The phospholipid bilayer's function is to maintain a barrier between the cell and its external environment and to store and transport a variety of proteins that are essential to the cell's function. It controls what enters and exits the cell.
The phospholipid bilayer serves as the main barrier between the cell's internal components and its extracellular environment, which consists mainly of the cytoplasm. By doing this, it controls and maintains a balance of molecules that are present in the cell, such as proteins and ions. Several proteins exist in the bilayer that help to control what enters and exits the cell. These are often referred to as transmembrane or transporter proteins. The cell alters the gene expression of these proteins to create more or less in response to its need to transport items across the membrane.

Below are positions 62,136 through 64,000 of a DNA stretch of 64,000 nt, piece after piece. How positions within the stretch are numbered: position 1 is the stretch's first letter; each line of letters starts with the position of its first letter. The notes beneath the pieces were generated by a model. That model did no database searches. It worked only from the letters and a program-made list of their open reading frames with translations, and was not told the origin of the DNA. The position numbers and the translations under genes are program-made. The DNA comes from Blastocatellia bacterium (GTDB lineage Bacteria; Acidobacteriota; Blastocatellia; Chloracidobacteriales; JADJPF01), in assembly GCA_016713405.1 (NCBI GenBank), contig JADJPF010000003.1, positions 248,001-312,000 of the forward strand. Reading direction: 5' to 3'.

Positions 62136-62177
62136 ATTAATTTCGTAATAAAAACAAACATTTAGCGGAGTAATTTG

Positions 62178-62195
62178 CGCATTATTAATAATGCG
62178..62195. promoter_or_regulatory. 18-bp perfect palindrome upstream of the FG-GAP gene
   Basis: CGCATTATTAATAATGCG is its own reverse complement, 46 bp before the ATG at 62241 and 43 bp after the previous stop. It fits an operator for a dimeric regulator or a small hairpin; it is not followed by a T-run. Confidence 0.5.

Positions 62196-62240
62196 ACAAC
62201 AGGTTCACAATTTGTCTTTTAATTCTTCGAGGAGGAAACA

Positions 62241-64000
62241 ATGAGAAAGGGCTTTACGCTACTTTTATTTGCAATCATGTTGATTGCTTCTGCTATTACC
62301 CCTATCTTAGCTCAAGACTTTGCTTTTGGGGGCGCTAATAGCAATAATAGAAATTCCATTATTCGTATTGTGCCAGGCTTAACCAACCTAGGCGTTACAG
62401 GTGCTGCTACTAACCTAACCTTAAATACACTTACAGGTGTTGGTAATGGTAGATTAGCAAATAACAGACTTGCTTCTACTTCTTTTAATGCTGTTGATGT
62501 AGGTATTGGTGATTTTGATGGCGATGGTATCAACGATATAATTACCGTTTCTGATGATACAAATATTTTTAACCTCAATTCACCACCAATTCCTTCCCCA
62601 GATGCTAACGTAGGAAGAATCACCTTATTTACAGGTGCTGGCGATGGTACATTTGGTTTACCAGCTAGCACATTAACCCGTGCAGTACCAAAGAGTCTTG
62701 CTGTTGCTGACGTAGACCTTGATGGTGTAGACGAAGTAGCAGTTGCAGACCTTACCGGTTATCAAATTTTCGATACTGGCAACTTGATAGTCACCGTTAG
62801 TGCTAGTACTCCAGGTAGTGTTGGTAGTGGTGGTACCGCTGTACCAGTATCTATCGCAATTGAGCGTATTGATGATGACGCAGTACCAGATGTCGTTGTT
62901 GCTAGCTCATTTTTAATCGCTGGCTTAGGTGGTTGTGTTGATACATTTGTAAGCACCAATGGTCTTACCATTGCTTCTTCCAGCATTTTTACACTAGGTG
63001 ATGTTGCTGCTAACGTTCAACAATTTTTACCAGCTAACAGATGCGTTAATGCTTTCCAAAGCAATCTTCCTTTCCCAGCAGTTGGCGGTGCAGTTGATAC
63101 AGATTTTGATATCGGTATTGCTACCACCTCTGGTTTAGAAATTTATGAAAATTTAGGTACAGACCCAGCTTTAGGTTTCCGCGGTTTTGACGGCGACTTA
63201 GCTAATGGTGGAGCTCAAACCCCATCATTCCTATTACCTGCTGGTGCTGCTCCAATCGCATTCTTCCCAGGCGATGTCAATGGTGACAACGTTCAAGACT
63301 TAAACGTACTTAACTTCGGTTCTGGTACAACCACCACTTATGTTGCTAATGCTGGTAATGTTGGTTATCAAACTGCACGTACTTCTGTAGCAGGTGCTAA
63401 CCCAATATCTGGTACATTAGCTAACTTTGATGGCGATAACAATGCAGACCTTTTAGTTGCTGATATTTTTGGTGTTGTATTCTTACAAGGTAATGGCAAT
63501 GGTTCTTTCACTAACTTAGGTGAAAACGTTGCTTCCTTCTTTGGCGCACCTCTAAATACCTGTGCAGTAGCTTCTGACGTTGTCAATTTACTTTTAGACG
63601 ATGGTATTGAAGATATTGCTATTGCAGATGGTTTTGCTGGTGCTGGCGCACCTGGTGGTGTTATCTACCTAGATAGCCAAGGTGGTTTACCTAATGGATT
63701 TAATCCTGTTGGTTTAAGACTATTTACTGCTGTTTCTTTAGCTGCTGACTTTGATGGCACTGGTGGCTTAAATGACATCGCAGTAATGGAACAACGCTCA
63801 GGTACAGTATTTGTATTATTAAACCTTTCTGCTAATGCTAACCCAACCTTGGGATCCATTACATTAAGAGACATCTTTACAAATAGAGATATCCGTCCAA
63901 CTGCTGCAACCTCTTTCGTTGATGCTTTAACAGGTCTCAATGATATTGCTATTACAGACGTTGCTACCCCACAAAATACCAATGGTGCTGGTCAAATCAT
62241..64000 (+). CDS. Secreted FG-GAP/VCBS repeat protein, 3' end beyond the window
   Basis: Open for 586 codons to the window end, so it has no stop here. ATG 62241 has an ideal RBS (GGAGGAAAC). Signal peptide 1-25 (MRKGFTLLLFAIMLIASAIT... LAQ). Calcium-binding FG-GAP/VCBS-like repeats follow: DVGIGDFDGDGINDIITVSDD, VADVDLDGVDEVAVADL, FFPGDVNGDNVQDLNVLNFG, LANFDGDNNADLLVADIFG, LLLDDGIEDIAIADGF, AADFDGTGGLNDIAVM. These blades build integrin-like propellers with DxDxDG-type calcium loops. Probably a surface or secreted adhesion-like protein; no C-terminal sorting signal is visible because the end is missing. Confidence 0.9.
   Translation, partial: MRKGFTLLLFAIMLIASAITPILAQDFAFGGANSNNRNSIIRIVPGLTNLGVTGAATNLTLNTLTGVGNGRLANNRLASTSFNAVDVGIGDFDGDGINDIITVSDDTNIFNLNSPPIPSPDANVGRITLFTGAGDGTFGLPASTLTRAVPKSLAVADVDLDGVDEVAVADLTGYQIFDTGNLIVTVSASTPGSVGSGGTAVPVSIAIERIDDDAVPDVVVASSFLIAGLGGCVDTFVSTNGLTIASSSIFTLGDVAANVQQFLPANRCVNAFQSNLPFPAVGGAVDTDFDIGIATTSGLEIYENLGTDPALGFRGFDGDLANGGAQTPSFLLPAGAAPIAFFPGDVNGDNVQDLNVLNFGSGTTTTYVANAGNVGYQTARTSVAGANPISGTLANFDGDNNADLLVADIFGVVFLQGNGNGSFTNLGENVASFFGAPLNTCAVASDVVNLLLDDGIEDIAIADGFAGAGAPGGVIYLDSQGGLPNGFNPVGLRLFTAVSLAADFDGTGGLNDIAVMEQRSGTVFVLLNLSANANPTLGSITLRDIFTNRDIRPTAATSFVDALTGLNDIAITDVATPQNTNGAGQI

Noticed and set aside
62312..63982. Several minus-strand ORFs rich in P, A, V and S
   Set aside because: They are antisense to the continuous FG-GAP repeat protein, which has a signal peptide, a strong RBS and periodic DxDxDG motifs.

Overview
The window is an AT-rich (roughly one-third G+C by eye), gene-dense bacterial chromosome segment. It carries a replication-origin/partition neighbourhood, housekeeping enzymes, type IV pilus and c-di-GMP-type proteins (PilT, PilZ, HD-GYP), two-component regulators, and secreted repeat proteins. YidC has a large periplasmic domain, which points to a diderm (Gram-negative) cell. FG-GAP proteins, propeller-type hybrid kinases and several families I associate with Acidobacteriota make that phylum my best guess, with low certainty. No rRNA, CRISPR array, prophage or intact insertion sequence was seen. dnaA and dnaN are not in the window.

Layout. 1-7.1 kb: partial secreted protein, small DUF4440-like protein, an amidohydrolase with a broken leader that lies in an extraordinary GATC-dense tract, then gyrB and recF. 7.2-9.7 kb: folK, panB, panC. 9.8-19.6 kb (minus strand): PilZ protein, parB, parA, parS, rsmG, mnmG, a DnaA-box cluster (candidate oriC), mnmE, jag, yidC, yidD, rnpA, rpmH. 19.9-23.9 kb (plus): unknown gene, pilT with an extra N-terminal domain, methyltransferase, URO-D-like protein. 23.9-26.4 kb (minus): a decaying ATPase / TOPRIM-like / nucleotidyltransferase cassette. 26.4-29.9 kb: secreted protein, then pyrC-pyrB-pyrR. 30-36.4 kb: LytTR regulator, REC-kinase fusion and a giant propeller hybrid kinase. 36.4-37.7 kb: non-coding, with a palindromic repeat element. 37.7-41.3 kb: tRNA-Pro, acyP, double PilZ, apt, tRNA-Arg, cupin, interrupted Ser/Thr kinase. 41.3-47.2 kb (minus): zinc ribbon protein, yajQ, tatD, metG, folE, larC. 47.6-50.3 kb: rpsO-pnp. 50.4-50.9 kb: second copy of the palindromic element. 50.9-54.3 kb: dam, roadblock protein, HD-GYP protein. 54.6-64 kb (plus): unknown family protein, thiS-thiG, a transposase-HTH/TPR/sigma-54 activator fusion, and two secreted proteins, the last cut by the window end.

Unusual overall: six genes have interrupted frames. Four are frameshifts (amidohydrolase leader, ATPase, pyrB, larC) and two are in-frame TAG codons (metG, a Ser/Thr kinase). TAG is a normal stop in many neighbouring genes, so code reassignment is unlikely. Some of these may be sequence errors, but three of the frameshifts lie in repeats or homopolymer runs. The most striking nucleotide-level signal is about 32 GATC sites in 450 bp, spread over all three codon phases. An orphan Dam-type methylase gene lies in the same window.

While the uptake of molecules into the cell is one major function, the bilayer also serves to prevent certain molecules from entering that may be harmful to the cell. Molecules housed on the surface of the bilayer have several other functions in addition to transport. For example, they may serve as communicating molecules, signaling messages between the internal part of the cell and external molecules such as proteins.